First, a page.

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  10. Now does this have anything to do with the reported fact that you moved to a different home in recent weeks? That would have explained the anxiety with your literal house, and with the metaphoric uncertainty of your future due to the loss of familiar surroundings.

    Just last Friday I ordered 850 feet of galvanized W6x12# steel beams, for I hope to be the last major renovation on this old house that I have fixed up from top to bottom over the past few years. Recent floods made it necessary for me to rebuild 100 feet of a 20 feet tall embankment right by the edge of my deck. My very real house will soon slide down this collapsed creek bank if I don't fix this right away.

    I also repaired a loose elbow in the 1" primary sprinkler line, that was apparently poorly cemented together at 40 years ago. It took me a week to dig it out, and five changes of cloth to finish this job in this summer heat and humidity.

    Things falling apart is the norm, we therefore work day and night to keep things together, while we raise children to keep up the fight. I in fact look forward to the next house I would buy and fix up, hopefully as my forever home that would be perfectly situated, designed, built, and occupied.

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    1. I don't know why I bothered approving this comment, as you're just going to come back around and end up deleting it anyway.

      Delete
    2. So how is your new home? Is it on wheels this time, or held up by balloons? Since you had a hot tub on your roof last time, does this one have a grotto in the basement instead?

      More importantly, are its windows made of tempered glass, so that next time when you get frustrated that your new friend didn't like the fact that you had just lied to him about the floor in your home, the glass won't cut your hand as you punch through the windows?

      Delete
  11. The Flying Buttress is a basket ball move I use to get under the rim...It only works when we play shirts vs skins, and I am the sweaty skin...
    In all seriousness the ebb and flow of life does take you on a journey. Not that I want to go on one, but all the same it still takes you..great post as always.

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    1. I think that Alabama used to have a team named after that move. The Mobile Flying Buttresses were not a popular team.

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  12. Misery loves company , so thoroughly enjoyed it.

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    1. Hi, BadDog! I am glad you could share in the misery.

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  13. You don't fool me for a second, Katy. This was a brilliant analogy of the consequences of global climate change run amok. We built our paradise by the shore, confident that it will be ever expanding and all the more wondrous come the 'morrow, never noticing that the shore line is crumbling away, inch by inch, hour by hour.

    And then suddenly we look down at our work and find that we're no longer in paradise on the shore, but asshole deep in a rising tide...

    My advice to you is have your flying buttresses shipped to Appalachia, and put in your change of address form while the USPS is still functioning.

    Brilliant, all the same. Again. Dammit.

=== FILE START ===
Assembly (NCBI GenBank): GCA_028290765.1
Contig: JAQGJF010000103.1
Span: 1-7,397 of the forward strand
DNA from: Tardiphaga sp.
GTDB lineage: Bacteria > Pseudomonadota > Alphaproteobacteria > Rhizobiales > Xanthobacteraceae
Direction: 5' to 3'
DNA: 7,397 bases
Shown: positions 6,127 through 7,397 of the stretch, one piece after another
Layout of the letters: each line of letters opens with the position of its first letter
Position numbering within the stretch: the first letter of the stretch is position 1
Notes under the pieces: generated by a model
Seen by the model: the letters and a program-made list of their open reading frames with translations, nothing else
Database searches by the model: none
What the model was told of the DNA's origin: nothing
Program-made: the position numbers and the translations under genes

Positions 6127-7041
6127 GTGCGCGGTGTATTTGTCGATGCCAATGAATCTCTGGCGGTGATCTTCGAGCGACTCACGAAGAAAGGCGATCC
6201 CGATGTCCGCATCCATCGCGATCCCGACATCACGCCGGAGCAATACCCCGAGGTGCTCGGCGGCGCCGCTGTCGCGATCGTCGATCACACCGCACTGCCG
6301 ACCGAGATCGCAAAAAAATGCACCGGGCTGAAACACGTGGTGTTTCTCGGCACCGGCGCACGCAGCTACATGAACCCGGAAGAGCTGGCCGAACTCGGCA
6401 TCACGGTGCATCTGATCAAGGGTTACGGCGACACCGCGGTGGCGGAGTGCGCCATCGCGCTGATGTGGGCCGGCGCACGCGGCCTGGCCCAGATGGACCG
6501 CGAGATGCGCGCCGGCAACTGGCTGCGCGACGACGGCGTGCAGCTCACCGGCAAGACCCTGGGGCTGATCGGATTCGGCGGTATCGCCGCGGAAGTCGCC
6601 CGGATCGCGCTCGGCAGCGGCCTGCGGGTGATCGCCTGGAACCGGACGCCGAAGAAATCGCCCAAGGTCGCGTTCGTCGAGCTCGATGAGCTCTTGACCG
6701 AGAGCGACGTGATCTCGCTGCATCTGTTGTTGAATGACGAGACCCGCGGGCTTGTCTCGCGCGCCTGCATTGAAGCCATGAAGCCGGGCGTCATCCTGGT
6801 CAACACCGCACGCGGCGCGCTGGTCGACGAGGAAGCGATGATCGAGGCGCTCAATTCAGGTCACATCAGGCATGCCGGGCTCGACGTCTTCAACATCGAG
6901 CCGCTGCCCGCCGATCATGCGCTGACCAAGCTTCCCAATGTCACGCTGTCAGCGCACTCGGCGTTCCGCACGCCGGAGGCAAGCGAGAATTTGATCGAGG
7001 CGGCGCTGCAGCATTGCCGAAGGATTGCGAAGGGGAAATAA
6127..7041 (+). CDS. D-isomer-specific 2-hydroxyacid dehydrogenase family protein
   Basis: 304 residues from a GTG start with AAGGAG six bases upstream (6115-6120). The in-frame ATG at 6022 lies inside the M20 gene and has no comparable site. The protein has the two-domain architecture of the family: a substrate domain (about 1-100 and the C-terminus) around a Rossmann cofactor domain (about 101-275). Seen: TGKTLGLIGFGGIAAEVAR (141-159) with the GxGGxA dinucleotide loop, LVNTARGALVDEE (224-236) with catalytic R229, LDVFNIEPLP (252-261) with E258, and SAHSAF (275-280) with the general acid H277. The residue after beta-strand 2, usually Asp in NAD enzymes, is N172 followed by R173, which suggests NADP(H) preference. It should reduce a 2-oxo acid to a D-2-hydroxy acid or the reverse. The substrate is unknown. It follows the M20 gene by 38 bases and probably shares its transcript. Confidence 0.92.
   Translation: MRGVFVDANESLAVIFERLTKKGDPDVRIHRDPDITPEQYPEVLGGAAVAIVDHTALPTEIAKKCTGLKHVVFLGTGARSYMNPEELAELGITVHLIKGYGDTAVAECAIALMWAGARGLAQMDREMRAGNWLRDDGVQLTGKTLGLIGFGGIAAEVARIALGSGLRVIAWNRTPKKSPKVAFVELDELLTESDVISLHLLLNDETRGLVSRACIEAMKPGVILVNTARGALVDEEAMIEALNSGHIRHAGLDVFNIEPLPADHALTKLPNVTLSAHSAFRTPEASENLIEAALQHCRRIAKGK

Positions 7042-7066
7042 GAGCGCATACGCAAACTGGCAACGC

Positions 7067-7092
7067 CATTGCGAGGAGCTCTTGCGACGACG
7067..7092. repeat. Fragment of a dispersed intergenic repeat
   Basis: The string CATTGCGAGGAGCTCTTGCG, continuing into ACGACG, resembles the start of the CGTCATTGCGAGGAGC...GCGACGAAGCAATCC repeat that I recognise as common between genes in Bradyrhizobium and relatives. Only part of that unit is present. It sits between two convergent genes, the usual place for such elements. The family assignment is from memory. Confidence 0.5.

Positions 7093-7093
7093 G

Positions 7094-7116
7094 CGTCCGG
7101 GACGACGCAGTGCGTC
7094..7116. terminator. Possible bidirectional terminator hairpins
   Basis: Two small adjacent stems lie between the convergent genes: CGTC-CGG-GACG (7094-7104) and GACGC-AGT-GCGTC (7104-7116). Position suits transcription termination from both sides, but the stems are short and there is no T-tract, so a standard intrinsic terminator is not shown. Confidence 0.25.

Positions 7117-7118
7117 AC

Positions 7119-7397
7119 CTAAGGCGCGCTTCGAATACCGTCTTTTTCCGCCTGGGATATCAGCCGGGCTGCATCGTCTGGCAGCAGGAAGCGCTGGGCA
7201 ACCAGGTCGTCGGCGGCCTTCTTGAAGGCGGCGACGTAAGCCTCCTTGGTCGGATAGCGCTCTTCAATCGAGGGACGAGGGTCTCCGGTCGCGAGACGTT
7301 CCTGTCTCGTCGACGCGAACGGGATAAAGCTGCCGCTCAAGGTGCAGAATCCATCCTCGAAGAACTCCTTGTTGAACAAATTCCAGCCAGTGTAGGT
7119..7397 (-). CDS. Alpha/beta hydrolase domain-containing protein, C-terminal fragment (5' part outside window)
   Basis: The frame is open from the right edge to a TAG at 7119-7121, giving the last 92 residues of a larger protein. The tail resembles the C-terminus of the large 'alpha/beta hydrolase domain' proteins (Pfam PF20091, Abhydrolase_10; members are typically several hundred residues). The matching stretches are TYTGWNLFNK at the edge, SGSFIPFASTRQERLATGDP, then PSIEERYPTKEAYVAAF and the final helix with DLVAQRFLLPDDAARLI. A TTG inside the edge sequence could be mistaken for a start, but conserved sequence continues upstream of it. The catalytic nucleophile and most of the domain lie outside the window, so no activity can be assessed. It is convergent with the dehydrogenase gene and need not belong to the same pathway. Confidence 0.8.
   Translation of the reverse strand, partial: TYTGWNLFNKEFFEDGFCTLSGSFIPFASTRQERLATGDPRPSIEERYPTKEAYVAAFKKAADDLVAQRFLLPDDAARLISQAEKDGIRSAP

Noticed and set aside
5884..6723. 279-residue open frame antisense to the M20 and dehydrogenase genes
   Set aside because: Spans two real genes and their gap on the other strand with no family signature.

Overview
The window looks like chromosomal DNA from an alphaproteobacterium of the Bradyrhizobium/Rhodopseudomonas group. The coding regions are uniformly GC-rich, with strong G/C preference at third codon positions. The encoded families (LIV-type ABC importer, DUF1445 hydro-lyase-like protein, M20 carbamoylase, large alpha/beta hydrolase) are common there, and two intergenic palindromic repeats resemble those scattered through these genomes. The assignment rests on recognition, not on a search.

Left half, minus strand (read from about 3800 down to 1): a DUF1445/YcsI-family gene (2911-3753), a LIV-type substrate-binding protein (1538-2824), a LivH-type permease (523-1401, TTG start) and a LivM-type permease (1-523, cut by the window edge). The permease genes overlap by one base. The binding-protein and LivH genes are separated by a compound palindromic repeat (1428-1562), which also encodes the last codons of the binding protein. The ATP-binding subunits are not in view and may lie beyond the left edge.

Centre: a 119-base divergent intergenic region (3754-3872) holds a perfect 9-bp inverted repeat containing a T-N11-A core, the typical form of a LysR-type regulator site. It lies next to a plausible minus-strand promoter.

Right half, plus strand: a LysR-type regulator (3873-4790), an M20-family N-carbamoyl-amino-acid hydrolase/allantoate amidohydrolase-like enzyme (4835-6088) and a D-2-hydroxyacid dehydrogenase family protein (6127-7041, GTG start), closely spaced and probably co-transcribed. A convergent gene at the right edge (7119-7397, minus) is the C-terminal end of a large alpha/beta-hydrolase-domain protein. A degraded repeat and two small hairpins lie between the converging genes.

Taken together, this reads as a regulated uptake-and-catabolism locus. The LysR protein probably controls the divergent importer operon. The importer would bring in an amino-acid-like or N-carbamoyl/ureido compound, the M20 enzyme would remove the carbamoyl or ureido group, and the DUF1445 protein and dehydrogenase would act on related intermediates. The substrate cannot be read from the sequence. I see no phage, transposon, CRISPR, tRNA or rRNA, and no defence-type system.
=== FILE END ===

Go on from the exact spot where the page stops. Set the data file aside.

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    1. I keep joking that I'm going to buy cheap tundra in northern Canada. In 30 years, my kids will inherit prime land in what is by then Canada's bread basket.

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  14. The music is still good. Perhaps it's just a delayed hangover from blue eyed Ellen. I wouldn't make to much of it until the house actually sinks. You're probably just day streaming.

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    1. I was going to call the post "Not Dark Yet," but the thing is, the number of page views I get apppears to be directly tied to how interesting the title sounds. I'll get twice the page views this way.

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  15. I read this before I had the dream I wrote about on my blog, so maybe there's a connection? If so, thanks for influencing my subconscious; I believe it's in good hands.

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    1. Hey, wouldn't that be cool?

      I am so jealous of people who remember their dreams.

      Delete
  16. New house is not yet agreeing with you tonight? A can of WD40 in the hands of someone with no fear of what's in the attic would solve this problem for you. So do you have a good man to call on at this time of the night, to chase such demons away?

    There was a four-feet-long freshly shed snake skin in my garage on Sunday morning, right at the foot of the steps. She apparently came in when she needed shelter on the night before, somewhere she knew it would be safe. But on the morning after, she was gone, seemingly into the wall next to the garage door.

    Does Tarab still haunt you at night? Maybe it followed you to your new home, and maybe it is trying to get into your attic through the turbine slats. A can of WD40 is also flammable, that no demon can survive. But are you now, after so many years, brave enough to slay all your demons at night?

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    1. Old house. I just moved back into my place after several months staying with my ex and the kids so I could help nurse her back to health.

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  17. I knew a Buttress , she was a dominatrix with a specialty . Don't think she could fly though .

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  18. Is this really a metaphor for your house having foundation problems?

    PS - Rumors of my death were only slightly exaggerated.

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    1. If you can't figure this metaphor out, you'd better steer clear of "How to Build a Horse."

      And I always worry when you disappear off the face of the net. But since I have no way of contacting you other than this and none of my contacts appears to be in contact with you, I have to trust that, like some cat I've dropped out in the country, you'll come wandering back eventually.

      Delete